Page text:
EAST MEADOW, N.Y. (CBSNewYork) -- They are calling it a water crisis.
Long Island's Congressional delegation is putting a full-court press on the federal government to move faster setting standards and funding to help clean up water in local communities, CBS2's Jennifer McLogan reported Tuesday.
The Gerulas raised their family in their East Meadow home drinking tap water. That is, until now.
"I use it to cook, so it gets boiled and we use Poland Spring. I purchase water that we drink," Regina Gerulas said.
"There's a lot of landscapers and fertilizers. You see them constantly putting it down," Steven Gerula added.
The Gerulas and their neighbors were startled by the New York Public Interest Research Group study that says drinking water on Long Island has by far the most emerging contaminants of any region in the state -- possibly cancer-causing.
"This is a serious public health crisis and we need the EPA, the Environmental Protection Agency, to act with the urgency that this situation requires," Rep. Kathleen Rice said.
A bipartisan group of Long Island elected officials penned a letter to the EPA chief imploring the government for more financial and technical support.
But so far, they have not received a direct reply.
"Basically, everything is under study, needs to be looked at," Rep. Peter King said. "That's not good enough. We have these emerging contaminants."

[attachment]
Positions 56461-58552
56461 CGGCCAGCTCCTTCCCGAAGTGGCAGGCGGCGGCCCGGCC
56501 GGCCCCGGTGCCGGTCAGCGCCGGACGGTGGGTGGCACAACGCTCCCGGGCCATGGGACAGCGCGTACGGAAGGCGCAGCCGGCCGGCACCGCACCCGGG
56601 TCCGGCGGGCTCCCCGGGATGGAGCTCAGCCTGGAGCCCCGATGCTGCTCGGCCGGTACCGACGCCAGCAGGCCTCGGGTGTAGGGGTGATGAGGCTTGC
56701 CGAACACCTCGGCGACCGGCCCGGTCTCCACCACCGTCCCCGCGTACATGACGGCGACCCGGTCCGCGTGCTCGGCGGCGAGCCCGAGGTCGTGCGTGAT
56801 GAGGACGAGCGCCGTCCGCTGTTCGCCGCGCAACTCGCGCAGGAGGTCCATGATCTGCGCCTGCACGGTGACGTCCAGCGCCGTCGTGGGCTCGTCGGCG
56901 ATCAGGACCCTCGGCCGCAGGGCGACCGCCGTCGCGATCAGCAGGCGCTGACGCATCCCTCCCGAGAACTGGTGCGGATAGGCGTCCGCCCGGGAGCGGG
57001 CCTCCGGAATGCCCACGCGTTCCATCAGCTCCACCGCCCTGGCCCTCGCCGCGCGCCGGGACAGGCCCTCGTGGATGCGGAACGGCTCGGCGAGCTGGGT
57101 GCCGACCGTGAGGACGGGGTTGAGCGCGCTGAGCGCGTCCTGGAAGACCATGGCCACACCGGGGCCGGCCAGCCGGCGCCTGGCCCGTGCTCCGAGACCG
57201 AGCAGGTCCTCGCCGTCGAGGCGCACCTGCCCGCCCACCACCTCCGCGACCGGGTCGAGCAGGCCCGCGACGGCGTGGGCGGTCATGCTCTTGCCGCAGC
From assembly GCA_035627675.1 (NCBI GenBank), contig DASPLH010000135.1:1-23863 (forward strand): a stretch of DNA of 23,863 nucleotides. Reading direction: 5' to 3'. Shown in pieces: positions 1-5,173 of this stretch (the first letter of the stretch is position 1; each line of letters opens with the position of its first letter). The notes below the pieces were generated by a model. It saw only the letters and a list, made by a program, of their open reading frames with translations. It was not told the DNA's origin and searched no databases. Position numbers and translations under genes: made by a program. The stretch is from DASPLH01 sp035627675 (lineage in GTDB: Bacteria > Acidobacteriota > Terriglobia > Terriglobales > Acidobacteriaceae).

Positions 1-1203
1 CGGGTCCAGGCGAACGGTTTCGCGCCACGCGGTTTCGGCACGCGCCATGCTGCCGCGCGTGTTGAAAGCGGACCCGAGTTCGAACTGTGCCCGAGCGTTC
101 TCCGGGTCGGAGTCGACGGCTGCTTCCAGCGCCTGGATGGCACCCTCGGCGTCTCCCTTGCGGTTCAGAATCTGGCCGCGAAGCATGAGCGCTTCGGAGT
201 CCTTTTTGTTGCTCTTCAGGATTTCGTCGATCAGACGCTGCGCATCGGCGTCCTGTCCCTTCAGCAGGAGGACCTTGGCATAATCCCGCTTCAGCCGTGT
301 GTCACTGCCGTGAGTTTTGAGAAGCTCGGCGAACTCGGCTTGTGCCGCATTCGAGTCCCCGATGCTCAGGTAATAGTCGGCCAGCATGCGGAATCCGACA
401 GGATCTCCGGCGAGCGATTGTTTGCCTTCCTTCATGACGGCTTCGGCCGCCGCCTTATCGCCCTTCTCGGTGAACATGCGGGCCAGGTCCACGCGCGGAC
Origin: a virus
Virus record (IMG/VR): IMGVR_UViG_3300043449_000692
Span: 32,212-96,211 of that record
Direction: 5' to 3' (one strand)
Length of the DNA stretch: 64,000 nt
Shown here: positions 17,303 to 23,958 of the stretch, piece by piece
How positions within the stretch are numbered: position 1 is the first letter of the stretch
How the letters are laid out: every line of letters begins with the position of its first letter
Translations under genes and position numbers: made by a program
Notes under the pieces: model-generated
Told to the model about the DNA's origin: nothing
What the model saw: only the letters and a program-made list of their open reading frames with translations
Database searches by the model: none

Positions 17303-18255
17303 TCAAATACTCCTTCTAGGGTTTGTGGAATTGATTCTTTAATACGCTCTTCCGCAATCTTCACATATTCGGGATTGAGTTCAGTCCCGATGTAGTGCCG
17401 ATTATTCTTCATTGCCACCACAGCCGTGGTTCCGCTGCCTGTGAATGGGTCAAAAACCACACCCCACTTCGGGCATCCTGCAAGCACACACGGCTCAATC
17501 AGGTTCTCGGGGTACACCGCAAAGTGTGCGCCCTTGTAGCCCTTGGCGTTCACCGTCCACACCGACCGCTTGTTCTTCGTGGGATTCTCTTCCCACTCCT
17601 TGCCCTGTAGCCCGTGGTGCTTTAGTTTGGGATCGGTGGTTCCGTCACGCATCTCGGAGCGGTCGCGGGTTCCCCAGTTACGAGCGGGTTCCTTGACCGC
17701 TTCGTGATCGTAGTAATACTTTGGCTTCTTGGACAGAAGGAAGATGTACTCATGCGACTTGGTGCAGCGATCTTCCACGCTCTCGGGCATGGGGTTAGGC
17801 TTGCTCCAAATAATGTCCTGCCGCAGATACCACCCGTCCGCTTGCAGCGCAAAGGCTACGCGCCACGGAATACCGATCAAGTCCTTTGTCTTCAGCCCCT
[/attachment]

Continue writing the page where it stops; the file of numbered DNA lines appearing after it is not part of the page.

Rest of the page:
Web Extra: Long Island Lawmakers Discuss Water Contamination:
Contaminants that weren't detected until now from Long Island's military manufacturing, industrial, agricultural legacy, spills, wastewater and detergents, among others.
New York City gets its water from upstate and acquired land surrounding the reservoirs, protecting the supply. But the drinking water on Long Island comes locally from below ground.
The consortium of water suppliers has reassured the public that Long Island tap water is 100 percent safe.
"On Long Island, we test more than other places. We come up innovative treatment solutions and we go after the polluters," said Tyrand Fuller, chairman of the Long Island Water Conference.
"We have a crisis and a crisis deserves action and it deserves funding,' said Adrienne Esposito of the Citizens Campaign for the Environment.
Advocates want standards strengthened, mandated testing of private wells and chemicals like 1,4 dioxane, PFOA and PFOS banned until proven safe.
New York water suppliers anticipate it will cost $1.5 billion to clean the systems of chemicals.
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